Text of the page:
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Held to ransom

To take action against ransomware attacks, organisations must embrace a layered cybersecurity approach – which includes a combination of IT and business processes, employee awareness and software, explains Usman Choudhary, Chief Product Officer of VIPRE

Earlier this year, VIPRE released its latest whitepaper, How to Stem the Flow of Ransomware highlighting that by investing in a multi-faceted cybersecurity strategy, businesses can strengthen their protection against ransomware attacks – recently declared the most significant cyber threat facing the United Kingdom.

Ransomware is not an unfamiliar concept. However, the magnitude of attacks has advanced through increased frequency and sophistication, targeting businesses of all sizes and industries. Recent research has spotlighted cybercriminals’ tendencies to exploit the introduction of hybrid working to launch attacks on remote workers, with the Information Commissioner’s Office (ICO) revealing an increase in ransomware attacks – rising by 66 per cent between 2020 to 2021.


The first line of defence in safeguarding organisations from cyber-attacks falls upon the human workforce. As the end-users, it is their responsibility to make the final call on whether to download an external file or send sensitive information. Nevertheless, it is unavoidable for humans to make mistakes. Common internal errors include emailing the incorrect person, downloading malicious attachments or clicking on phishing links – making up 95 per cent of data breaches. Such mistakes can cause severe repercussions for businesses of all sizes; such as financial damage through both ransom demands and business disruption, in addition to damaging a company’s reputation and provoking a loss of productivity.

According to research by IBM, ransom demands can reach up to £31 million on average. And, unfortunately, paying ransom to a cybercriminal doesn’t guarantee the return or unencryption of data, with stolen data continuing to remain at risk of being leaked. Therefore, providing the workforce with the required knowledge and support against ransomware attacks is fundamental to avoiding them altogether.

Prioritising education surrounding ransomware attacks is crucial for minimising human risk. As part of this, all workplaces should offer consistent security awareness training – as opposed to an annual ‘tick box’ exercise. Regular security awareness training will strengthen a user’s understanding of potential cyber threats, and more importantly, help to prepare them to prevent these attacks. A business’s first line of defence must be secure, or else it creates vulnerabilities for attacks to take place. In turn, empowering users with confidence and self-trust is of extreme importance within a business’s overall cybersecurity strategy to achieve maximum prevention.


Undeniably, email remains an indispensable tool for both the internal and external exchange of information, with 333.2 billion emails estimated to be sent and received every day within the UK. However, according to VIPRE’s whitepaper: “Email is the most commonly exploited threat vector by cybercriminals who use it to spread malware, including ransomware”. Consequently, it is becoming increasingly vital for businesses to strengthen their email security, particularly with confidential, valuable and potentially sensitive information being shared across the internet.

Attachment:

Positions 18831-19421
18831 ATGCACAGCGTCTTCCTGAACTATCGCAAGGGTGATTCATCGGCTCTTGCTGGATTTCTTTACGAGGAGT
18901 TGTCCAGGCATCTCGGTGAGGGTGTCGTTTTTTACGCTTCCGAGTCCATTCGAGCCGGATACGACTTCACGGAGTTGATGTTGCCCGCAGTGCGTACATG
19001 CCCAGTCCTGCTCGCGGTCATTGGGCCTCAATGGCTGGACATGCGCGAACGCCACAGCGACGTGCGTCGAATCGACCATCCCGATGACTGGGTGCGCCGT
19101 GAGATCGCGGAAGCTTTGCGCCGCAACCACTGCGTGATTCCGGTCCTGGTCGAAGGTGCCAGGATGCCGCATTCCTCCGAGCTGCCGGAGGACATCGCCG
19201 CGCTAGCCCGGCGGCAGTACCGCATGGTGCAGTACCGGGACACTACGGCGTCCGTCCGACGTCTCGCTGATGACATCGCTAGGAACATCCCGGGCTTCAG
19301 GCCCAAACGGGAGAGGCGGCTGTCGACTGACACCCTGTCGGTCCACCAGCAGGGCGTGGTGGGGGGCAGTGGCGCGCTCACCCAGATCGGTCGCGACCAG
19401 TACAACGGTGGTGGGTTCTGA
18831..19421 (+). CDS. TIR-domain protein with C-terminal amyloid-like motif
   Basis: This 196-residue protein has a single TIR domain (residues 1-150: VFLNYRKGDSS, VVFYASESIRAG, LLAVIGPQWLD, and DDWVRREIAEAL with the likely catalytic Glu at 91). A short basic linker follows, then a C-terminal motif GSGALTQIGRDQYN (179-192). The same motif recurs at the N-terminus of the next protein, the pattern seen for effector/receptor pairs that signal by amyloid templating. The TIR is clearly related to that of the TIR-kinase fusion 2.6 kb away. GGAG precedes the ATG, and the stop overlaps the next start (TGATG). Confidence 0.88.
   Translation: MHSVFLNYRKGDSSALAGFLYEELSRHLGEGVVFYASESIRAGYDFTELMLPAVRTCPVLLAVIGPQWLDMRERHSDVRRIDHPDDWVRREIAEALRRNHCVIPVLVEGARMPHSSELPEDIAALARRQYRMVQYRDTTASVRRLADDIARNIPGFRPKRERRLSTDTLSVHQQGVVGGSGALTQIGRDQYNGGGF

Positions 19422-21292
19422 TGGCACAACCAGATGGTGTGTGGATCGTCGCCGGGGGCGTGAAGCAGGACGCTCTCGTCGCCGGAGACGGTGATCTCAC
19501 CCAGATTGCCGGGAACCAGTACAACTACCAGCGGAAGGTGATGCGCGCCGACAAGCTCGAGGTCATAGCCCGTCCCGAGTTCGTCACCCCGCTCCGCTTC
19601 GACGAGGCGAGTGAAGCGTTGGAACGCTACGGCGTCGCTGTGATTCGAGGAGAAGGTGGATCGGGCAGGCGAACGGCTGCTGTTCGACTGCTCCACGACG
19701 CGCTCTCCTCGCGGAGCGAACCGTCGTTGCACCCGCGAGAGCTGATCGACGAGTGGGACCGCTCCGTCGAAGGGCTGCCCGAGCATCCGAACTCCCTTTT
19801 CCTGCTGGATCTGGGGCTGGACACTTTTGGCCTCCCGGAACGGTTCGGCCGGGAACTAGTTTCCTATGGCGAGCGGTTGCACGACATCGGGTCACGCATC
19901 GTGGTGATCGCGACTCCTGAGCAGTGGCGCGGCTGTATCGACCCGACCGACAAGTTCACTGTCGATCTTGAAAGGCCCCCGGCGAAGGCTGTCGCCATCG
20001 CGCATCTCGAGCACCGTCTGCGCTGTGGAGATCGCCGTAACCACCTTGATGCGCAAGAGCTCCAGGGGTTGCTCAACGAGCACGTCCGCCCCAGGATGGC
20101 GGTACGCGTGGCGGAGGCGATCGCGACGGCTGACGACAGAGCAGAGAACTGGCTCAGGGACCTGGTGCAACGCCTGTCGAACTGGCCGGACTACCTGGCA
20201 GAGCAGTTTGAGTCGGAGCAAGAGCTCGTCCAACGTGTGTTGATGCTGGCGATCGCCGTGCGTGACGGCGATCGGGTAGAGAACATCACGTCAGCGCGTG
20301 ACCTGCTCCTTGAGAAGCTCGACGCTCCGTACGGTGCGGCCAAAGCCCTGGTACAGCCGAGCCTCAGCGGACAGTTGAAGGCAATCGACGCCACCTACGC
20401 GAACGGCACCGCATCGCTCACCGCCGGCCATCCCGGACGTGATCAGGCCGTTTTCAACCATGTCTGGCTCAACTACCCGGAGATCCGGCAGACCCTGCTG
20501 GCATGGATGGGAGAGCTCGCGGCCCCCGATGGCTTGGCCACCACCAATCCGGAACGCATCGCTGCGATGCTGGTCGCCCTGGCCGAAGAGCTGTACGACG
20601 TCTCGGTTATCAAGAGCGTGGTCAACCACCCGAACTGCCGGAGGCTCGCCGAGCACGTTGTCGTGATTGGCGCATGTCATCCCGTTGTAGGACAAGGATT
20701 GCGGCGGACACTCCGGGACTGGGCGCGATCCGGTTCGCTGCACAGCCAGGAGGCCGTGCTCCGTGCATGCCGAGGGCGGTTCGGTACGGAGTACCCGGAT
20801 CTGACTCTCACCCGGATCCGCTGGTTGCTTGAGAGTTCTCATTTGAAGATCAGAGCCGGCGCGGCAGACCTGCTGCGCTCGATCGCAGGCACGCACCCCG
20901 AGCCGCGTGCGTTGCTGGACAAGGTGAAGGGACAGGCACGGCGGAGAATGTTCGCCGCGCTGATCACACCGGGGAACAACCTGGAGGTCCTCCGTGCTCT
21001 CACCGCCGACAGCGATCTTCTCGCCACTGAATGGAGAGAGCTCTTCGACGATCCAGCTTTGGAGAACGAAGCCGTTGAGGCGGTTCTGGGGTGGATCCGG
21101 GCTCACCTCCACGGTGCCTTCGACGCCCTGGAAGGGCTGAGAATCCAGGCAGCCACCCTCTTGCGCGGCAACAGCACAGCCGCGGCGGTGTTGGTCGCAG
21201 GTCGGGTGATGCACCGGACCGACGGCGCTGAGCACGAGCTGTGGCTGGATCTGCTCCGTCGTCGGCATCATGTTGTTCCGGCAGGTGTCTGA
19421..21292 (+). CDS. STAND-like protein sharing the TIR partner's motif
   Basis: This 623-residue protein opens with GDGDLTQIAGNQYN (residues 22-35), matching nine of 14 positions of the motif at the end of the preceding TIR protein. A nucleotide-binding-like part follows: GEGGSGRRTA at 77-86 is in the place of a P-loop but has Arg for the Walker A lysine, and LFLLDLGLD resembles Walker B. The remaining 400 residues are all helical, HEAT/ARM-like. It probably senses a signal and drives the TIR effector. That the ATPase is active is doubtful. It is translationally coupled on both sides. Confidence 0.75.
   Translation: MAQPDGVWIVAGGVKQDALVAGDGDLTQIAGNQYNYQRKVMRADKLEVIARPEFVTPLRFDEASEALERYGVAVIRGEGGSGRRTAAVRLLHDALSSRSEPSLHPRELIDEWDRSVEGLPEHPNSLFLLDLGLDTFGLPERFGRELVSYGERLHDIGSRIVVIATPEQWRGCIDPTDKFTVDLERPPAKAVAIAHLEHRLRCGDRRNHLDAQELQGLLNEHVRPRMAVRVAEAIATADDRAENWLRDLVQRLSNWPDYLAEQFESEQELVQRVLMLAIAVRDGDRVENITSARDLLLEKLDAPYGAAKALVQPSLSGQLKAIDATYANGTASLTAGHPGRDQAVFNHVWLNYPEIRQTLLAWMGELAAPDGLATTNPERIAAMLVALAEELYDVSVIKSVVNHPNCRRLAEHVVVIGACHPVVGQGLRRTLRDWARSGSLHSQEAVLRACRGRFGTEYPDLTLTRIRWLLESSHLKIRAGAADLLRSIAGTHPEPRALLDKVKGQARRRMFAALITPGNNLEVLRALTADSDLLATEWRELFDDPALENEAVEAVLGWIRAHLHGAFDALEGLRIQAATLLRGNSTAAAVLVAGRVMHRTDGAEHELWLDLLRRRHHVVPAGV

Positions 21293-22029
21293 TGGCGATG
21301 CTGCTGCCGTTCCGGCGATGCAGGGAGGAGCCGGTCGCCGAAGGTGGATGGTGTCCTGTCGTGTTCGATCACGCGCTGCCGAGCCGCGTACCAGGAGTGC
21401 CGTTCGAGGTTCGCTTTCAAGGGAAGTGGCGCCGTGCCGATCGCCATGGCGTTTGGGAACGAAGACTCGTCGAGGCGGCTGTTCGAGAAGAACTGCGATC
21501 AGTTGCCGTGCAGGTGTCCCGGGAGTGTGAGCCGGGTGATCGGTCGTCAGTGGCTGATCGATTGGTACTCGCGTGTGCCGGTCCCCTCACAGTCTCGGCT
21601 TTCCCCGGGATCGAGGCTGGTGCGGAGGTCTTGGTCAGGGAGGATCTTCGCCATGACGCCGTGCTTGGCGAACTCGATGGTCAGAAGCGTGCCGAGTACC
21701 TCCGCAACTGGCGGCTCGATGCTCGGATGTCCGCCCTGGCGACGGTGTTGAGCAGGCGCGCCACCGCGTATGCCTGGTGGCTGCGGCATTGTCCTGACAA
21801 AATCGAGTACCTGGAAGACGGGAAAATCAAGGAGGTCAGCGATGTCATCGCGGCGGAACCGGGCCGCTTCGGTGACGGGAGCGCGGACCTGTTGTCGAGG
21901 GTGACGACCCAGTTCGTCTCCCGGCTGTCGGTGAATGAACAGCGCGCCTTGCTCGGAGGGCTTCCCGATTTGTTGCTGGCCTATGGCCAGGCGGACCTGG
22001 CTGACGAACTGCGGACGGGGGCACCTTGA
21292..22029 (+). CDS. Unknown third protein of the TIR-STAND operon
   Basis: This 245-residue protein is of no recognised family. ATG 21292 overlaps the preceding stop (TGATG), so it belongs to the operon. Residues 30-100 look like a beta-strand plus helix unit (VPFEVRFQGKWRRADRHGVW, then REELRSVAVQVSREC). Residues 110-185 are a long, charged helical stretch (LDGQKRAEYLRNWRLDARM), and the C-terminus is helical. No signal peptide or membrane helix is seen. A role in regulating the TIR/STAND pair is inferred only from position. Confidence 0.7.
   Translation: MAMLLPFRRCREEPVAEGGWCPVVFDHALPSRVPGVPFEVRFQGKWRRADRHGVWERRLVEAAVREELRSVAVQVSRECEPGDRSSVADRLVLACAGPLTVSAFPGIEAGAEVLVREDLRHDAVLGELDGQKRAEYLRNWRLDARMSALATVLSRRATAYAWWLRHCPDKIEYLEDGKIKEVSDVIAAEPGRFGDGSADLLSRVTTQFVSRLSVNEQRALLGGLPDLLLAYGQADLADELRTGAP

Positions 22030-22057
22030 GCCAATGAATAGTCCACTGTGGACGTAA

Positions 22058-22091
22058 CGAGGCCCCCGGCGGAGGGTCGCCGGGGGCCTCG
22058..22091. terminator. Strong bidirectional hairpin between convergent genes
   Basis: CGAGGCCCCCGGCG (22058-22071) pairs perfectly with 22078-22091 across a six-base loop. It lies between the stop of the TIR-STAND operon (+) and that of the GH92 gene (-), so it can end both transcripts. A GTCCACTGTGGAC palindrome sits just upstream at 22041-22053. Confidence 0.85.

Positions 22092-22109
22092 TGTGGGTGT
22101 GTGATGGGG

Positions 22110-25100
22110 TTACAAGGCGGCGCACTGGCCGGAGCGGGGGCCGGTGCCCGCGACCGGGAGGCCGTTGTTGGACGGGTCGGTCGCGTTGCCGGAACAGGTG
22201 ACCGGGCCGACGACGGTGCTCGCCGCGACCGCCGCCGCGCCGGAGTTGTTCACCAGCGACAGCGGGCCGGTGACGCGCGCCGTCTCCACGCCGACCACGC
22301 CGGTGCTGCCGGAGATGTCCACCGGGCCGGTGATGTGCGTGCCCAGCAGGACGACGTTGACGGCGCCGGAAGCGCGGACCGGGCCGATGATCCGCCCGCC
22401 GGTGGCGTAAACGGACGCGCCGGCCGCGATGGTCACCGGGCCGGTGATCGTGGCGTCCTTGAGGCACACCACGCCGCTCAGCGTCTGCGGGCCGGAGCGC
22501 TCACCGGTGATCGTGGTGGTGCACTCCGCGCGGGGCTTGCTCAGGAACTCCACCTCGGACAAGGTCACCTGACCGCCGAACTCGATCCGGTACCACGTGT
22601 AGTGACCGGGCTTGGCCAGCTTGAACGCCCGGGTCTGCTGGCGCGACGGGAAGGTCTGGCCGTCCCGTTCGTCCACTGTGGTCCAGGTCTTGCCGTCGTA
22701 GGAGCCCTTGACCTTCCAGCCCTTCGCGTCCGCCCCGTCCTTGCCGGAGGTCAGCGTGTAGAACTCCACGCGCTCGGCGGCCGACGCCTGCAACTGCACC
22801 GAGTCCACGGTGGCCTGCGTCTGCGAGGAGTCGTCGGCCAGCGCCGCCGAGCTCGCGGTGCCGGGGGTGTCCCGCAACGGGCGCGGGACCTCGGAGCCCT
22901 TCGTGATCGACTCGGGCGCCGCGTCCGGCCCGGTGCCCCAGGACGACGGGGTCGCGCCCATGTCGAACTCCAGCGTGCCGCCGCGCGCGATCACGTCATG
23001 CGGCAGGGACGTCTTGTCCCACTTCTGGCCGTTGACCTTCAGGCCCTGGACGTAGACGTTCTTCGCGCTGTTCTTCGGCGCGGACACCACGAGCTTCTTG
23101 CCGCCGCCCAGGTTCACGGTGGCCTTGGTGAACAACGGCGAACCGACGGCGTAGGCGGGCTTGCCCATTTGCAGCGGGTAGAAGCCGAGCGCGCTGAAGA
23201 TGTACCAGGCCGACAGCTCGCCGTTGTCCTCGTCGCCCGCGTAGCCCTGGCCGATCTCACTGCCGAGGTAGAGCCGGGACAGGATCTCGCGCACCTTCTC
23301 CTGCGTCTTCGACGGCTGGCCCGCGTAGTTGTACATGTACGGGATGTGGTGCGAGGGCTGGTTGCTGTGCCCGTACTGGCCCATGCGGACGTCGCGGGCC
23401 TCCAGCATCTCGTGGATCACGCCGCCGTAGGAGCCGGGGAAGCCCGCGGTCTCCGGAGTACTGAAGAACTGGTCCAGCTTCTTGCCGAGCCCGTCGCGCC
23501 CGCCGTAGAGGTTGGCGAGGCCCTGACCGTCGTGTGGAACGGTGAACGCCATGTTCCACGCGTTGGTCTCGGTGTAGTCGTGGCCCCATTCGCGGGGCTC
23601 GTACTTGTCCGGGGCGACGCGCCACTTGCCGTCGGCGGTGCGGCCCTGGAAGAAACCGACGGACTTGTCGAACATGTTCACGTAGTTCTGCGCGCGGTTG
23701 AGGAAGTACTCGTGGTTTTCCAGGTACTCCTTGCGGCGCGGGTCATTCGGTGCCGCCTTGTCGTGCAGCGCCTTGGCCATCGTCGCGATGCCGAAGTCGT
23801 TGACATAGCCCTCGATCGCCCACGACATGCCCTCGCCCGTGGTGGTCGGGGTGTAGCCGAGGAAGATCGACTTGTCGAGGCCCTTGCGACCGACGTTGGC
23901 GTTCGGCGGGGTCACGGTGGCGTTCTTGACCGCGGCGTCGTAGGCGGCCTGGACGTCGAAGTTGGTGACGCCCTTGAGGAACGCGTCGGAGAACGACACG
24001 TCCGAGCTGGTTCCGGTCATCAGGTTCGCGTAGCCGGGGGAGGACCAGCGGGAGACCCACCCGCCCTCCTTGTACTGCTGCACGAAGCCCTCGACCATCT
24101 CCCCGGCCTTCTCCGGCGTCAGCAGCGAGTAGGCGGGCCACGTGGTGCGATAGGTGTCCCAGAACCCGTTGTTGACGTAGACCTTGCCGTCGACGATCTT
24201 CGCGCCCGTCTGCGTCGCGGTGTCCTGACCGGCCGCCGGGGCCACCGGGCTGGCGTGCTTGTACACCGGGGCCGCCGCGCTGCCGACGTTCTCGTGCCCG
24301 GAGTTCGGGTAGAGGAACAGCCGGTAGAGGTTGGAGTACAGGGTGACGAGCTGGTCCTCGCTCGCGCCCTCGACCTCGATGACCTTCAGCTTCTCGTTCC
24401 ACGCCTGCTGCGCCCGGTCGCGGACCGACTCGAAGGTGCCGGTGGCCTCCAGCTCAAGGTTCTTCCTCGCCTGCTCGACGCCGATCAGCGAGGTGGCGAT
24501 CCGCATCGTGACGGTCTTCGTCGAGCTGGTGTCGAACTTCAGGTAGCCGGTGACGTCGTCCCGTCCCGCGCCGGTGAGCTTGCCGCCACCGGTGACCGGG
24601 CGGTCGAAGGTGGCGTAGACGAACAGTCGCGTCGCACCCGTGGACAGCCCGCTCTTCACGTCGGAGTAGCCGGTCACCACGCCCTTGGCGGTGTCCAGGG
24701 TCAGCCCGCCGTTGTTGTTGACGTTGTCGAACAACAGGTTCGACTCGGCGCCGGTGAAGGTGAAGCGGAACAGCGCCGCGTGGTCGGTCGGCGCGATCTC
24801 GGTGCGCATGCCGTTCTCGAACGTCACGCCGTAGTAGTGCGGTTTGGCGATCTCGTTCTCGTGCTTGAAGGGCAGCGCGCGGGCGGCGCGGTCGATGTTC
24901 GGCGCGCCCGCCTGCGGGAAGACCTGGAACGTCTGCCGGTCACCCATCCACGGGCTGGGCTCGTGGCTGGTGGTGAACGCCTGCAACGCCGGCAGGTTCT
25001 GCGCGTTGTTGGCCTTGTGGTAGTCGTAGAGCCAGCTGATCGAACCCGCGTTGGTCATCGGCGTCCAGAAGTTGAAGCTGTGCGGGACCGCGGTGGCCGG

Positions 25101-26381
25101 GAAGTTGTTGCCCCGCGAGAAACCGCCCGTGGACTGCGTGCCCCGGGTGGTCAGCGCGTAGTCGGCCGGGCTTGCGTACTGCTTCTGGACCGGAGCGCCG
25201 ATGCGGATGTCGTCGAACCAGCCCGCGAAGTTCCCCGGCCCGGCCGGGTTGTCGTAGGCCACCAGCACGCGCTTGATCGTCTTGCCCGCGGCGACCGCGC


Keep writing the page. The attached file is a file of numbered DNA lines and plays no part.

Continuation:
There is a range of technological solutions available to strengthen email security, with tools such as ‘sandboxing’ blocking malware before it can enter a network – in turn, giving the user and organisation continued control of the email and network access points, while preventing suspicious emails and/or links from entering a user’s inbox.

Furthermore, security email tools that prompt the user to double-check an email before sending it are valuable to avoid any costly mistakes from occurring. The user can be alerted with questions such as: ‘Are your recipients the right people to share this information with?’ or ‘Have you attached the correct document?’ Thus, users are reminded to make sensible decisions through the support of this technology, while continuing to notify them about any possible data leakages or threats in advance.


Damage limitation and containment are crucial from the start of any cyber-attack, placing significance for businesses to have a recovery plan in place. Implementing a contingency plan will benefit not only the business, but its stakeholders and similar organisations, both short-term and long-term. While minimising disruption and ensuring the business can get back up and running, it also allows the organisation to continue to learn from potential errors.

Once a threat has passed, a retrospective audit of what happened should be conducted. This data can then be shared across businesses in an attempt to develop a faultless security approach, and reduce the possibility of future recurrences. Prevention is better than cure. However, in the event of an attack, having a dependable ransomware response plan prepared is key for business continuity and to minimise any detrimental consequences that could arise from data loss, for both customers and stakeholders.


Combining email protection, regular security awareness and a recovery plan to create a multi-faceted approach is fundamental in transforming and strengthening security measures. For maximum protection, it is best that these security strategies work alongside one another – rather than separately, to provide businesses with 360-degree protection against the modern threat landscape. This means that businesses and their users will be given the confidence and reassurance they need, closing the door on any potential gaps for attackers to take advantage.

About Sarah OBeirne

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